Dirty laundry: Welspun tangle highlights India's quality challenge
By Promit Mukherjee
MUMBAI (Reuters) - Questions over the exact provenance of bedsheets sold by Welspun India to America's middle classes have not only wiped $740 million off the firm's market value, but also revived one of Indian manufacturing's enduring headaches: quality.
India's government, desperate to accelerate growth and create more jobs, has backed a "Make in India" manufacturing push. India already makes everything from car parts to t-shirts, but is trying to move up the chain to make higher-end products, like Apple's iPhone.
One major hurdle, however, has been product quality, often blighted by low salaries, poor training and sketchy suppliers. As India manufactures more, cheap is not always cheerful.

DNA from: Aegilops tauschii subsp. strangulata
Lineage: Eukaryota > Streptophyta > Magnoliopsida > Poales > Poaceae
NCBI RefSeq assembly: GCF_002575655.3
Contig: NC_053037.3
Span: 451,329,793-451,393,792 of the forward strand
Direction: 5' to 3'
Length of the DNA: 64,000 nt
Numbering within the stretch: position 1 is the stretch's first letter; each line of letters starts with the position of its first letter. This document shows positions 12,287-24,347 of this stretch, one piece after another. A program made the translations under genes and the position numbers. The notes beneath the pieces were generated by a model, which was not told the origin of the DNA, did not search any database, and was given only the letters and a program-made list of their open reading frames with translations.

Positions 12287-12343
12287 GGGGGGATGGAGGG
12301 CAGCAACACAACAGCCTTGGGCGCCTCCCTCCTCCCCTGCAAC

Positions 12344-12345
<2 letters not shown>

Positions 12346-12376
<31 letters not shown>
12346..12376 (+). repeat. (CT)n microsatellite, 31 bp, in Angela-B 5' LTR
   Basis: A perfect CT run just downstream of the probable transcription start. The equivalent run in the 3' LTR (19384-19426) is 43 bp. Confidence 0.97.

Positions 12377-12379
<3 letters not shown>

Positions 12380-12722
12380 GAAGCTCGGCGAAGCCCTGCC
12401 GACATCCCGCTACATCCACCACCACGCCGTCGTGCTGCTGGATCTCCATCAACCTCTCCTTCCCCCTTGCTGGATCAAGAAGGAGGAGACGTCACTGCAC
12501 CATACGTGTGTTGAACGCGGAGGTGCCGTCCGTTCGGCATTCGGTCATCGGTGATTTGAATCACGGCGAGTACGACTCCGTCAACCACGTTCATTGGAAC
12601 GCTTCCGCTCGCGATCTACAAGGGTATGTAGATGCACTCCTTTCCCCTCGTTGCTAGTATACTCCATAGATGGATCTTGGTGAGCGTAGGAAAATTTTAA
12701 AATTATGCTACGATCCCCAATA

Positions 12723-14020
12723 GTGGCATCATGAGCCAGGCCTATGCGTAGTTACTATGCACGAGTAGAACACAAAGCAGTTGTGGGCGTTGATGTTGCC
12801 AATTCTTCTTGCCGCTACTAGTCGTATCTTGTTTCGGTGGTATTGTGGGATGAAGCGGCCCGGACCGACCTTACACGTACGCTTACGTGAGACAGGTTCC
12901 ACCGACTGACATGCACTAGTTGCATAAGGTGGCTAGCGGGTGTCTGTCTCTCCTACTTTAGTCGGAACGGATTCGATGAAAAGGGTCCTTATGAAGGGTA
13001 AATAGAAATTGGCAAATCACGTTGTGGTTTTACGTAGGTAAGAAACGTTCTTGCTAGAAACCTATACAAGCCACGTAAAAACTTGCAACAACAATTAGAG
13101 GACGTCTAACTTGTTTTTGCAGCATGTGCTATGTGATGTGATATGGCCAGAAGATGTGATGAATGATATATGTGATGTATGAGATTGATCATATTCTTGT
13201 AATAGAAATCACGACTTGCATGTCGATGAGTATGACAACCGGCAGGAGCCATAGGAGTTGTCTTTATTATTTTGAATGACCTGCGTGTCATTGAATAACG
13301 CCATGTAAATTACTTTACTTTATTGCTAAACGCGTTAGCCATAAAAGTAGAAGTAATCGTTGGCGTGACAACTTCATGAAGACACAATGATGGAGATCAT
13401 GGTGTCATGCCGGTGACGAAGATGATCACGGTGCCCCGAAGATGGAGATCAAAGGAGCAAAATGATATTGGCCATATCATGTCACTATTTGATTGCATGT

So far, in Welspun's case, U.S. retailer Target Corp has severed ties, accusing it of passing off cheaper sheets as premium Egyptian cotton for two years. Other Welspun clients are probing the company's products.
It's not clear what led to the problem. Welspun, whose share price nearly halved this week, has said it would do an external audit of its supply chain.
Other Indian manufacturers distanced themselves from Welspun, but many fretted over the broader impact as the country tries to bet on quality, not just cheap workers, where it faces constant competition from regional rivals.
"It's high time exporters improve the quality of their products," said S.C. Ralhan, president of the Federation of Indian Export Organisations, set up by the government and industry to promote exports. He said the group would take up the issue of quality with its members.
Arvind Sinha, national president of the Textile Association of India, said India's image as a manufacturing destination for textiles could be tarnished. Continued...